by Jacob Aiello
They say your heart is beating too slow. They have you connected to the heart monitor and every time you drop below 40 beats per minute it starts beeping and someone has to hit a button on the screen to silence the machine until you drop below 40 again, but you never go higher than 45 and most times drop just above 30 so that it’s going off every 30 seconds or so and I can tell on top of everything else you’re starting to get a migraine. You ask me to ask the nurse if there’s any way to turn off the beeping. He’s standing right there, writing numbers on the whiteboard above your head, but I ask him anyway. “Is there any way we can turn off this beeping?” I ask.
“No,” he says. “There’s a reason it’s beeping. The beeping tells us your heart’s beating too slow, which is something we need to know,” he says, addressing you but looking at me.
“But we already know her heart’s beating too slow,” I say. “That’s why we’re here. The machine’s beeping and you’re not even looking at it anymore, so I can’t really see what point there is in keeping it on if it’s already served its purpose, which is to tell you her heart’s beating too slow. Her heart’s beating too slow. Can we turn it off now?”
“No,” he says. “No way to turn it off.”
The nurse leaves and the heart monitor’s still beeping and you ask since I can’t turn off the beeping if I can at least turn off the fluorescent light overhead.
“We probably shouldn’t,” I say. “Although the light switch is right by the door so I suppose if they need it on when they come back in they can just turn it on themselves.” I stand up and turn off the light so now there’s just a small dim light behind you, definitely not bright enough to read by but just enough that I can see the muscles in your face begin to relax. The beeping goes off again.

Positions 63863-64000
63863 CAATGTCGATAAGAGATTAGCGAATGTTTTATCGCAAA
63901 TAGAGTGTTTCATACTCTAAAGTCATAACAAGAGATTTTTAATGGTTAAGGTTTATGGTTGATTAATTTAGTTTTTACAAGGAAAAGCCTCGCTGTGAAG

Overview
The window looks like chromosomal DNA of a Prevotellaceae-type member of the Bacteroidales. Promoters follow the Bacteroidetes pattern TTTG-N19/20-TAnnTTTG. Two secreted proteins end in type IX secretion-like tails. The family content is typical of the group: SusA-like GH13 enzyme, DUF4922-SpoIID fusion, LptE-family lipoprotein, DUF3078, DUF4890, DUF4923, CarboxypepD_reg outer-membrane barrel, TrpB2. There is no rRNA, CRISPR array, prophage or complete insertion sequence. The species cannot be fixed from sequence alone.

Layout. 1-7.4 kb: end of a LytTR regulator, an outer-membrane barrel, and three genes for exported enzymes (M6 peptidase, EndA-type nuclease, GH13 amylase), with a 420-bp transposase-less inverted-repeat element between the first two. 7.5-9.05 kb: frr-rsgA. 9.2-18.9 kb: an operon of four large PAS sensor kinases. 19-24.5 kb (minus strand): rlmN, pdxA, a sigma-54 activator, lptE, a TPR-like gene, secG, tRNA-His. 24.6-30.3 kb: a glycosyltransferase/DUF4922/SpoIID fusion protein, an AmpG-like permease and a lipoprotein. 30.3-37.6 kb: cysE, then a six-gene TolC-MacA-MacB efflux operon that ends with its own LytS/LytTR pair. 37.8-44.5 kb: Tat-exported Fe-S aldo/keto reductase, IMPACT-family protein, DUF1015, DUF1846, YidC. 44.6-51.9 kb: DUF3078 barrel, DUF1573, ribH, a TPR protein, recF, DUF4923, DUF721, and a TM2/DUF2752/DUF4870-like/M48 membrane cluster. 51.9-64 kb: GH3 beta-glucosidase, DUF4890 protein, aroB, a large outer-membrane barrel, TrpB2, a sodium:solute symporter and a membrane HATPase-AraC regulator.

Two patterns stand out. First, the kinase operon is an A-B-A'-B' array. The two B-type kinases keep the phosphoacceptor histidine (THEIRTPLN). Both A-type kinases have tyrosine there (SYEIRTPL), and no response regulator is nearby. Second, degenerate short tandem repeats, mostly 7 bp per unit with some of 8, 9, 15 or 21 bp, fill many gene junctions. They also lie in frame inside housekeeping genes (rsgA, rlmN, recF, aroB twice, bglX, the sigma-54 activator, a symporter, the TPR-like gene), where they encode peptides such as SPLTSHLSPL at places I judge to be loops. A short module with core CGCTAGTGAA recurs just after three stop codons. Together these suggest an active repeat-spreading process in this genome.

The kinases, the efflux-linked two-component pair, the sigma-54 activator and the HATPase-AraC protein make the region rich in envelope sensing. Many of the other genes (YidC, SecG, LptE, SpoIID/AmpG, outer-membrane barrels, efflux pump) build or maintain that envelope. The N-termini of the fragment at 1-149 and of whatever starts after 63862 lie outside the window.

“That beeping!” I say. “It seems irresponsible for them to not turn it off if they know it’s going to give you a migraine, which is just one more thing they’ll have to treat on top of the real reason you’re here, which is bad enough. Not to mention that the first code of medicine is supposed to be first do no harm. I’ve got a mind to tell the nurse that when he comes back, don’t you think? Should I tell the nurse about the first code of medicine?”
“Can you press the call button?” you ask.
“For the nurse?”
“I want to see when I can see the doctor.”
“I’m sure the doctor will be here as soon as he can,” I say. “But don’t know if it’s such a good idea to press the call button when you don’t really need it, otherwise when we do need it they might think we’re abusing it again and not come or at least not come right away. Like the boy who cried wolf,” I say. “After all, it’s an emergency room, and they have to prioritize and right now your wondering when the doctor will be in isn’t high on that list and if we bother them now they might hold it against us later when we really do need their attention.”
“But I want to see the doctor,” you say. “And I’m cold. I want a blanket.”
“Really really cold? If I went and got you a blanket would you still be cold?”
“Yes I would,” you say, “and while you’re up you can ask when I can see the doctor.”